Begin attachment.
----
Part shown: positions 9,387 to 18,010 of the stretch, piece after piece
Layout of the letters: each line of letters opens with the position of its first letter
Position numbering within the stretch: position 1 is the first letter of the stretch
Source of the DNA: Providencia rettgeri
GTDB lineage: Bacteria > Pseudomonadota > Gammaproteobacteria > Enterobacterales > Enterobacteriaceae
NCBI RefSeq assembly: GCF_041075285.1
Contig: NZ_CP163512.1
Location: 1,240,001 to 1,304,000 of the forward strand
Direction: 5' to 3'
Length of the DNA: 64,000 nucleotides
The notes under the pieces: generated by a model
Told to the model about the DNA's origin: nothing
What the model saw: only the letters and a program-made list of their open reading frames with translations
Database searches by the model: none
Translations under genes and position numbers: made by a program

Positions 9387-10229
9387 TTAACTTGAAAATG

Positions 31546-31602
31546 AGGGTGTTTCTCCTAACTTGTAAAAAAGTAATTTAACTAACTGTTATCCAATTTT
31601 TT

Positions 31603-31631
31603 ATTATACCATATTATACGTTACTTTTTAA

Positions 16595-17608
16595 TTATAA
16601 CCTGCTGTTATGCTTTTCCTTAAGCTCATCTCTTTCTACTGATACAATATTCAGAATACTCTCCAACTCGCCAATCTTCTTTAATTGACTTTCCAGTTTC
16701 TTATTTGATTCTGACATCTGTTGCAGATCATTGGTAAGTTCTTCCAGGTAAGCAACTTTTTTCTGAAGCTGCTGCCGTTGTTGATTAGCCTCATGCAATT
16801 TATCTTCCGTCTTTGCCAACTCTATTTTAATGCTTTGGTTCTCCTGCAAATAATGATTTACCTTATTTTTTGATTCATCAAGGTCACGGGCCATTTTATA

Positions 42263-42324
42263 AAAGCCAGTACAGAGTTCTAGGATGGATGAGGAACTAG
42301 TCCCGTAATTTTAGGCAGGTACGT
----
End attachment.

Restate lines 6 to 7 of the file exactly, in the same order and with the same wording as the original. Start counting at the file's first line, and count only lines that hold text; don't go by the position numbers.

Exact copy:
NCBI RefSeq assembly: GCF_041075285.1
Contig: NZ_CP163512.1